Lead (Pb) exposure is associated with adverse neurological development. Most notably, it has been observed through externalizing behavior symptoms, as observed among Inuit children from northern Québec. Evidence for a persistent neurological impact of early Pb exposure later in life is however scarce. Pb exposure may initiate a developmental cascade that increases the risk of long-term behavior problems.
Testing for direct associations between childhood Pb concentrations and adolescent externalizing symptoms and substance use, as well as indirect associations through childhood behavior assessments.
The study sample is a longitudinal cohort of Inuit children (n?=?212) followed since birth. Blood Pb concentrations were measured during childhood (median age?=?11.4 years) and adolescence (median age?=?18.5 years). Externalizing/inattentive behavior were teacher-assessed through the Teacher Report Form and the Disruptive Behavior Disorders Rating Scale for children. At the adolescence follow-up, behavior problems were self-reported by filling Achenbach's Youth Self-Report, the Barkley Adult ADHD-IV Rating Scale, and the Diagnostics Interview Schedule for Children. Adolescent substance use was also self-assessed through the DEP-ADO. Direct and indirect associations of child Pb concentrations with adolescent outcomes were tested through mediation models.
Child blood Pb concentrations were not directly associated with any adolescent outcomes. On the contrary, childhood Pb exposure was indirectly associated, through childhood externalizing behavior assessments, with adolescent externalizing behaviors, binge drinking, and cannabis use. These indirect associations held after controlling for adolescents' concurrent Pb blood concentrations.
Our results highlight the indirect but lasting effects of child Pb exposure on adolescent behavior problems, and the importance of childhood externalizing behavior in this relationship. Adverse early-life environment put children on a riskier developmental trajectory, increasing their likelihood of lifelong psychological, social and health problems.
Smoking during pregnancy is common among Inuit women from the Canadian Arctic. Yet prenatal cigarette smoke exposure (PCSE) is seen as a major risk factor for childhood behavior problems. Recent data also suggest that co-exposure to neurotoxic environmental contaminants can exacerbate the effects of PCSE on behavior. This study examined the association between PCSE and behavior at school age in a sample of Inuit children from Nunavik, Qu?bec, where co-exposure to environmental contaminants is also an important issue. Interactions with lead (Pb) and mercury (Hg), two contaminants associated with behavioral problems, were also explored.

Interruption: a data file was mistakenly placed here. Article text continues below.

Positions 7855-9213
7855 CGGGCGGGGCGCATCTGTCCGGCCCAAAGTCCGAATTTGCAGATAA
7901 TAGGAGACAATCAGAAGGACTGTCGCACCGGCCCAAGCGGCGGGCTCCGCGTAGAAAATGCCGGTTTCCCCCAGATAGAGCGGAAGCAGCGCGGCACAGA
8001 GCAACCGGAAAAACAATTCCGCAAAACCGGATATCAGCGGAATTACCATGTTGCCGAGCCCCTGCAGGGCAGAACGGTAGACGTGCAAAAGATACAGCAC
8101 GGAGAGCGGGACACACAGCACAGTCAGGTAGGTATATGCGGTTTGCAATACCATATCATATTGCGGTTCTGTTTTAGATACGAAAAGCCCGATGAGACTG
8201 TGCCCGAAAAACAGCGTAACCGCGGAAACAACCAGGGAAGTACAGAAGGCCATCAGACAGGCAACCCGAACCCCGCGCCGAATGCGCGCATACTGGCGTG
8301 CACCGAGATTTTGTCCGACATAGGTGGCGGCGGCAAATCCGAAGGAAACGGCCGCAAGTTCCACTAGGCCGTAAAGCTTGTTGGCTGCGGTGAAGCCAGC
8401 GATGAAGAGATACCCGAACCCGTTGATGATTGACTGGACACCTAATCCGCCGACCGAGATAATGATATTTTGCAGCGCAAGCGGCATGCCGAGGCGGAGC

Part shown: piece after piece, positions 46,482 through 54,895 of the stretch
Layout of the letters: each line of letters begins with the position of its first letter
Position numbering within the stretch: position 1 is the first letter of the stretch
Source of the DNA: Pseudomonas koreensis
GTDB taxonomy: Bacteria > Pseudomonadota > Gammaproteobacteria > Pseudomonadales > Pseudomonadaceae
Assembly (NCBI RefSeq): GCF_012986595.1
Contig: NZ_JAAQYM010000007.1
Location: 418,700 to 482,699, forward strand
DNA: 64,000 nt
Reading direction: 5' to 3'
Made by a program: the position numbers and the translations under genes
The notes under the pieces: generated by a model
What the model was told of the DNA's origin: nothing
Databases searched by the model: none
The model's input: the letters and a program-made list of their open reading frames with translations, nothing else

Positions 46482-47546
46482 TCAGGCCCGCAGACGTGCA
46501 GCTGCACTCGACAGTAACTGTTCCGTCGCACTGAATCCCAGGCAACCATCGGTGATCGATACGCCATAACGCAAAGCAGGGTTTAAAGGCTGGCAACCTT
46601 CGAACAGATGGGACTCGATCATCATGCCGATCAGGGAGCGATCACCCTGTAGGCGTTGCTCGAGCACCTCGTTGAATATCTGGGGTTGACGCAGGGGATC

Participants were 271 children (mean age=11.3years) involved in a prospective birth-cohort study. PCSE was assessed through maternal recall. Assessment of child behavior was obtained from the child's classroom teacher on the Teacher Report Form (TRF) and the Disruptive Behavior Disorders Rating Scale (DBD). Exposure to contaminants was assessed from umbilical cord and child blood samples. Other confounders were documented by maternal interview.
After control for contaminants and confounders, PCSE was associated with increased externalizing behaviors and attention problems on the TRF and higher prevalence of attention deficit hyperactivity disorder (ADHD) assessed on the DBD. No interactions were found with contaminants.
This study extends the existing empirical evidence linking PCSE to behavioral problems in school-aged children by reporting these effects in a population where tobacco use is normative rather than marginal. Co-exposure to Pb and Hg do not appear to exacerbate tobacco effects, suggesting that these substances act independently.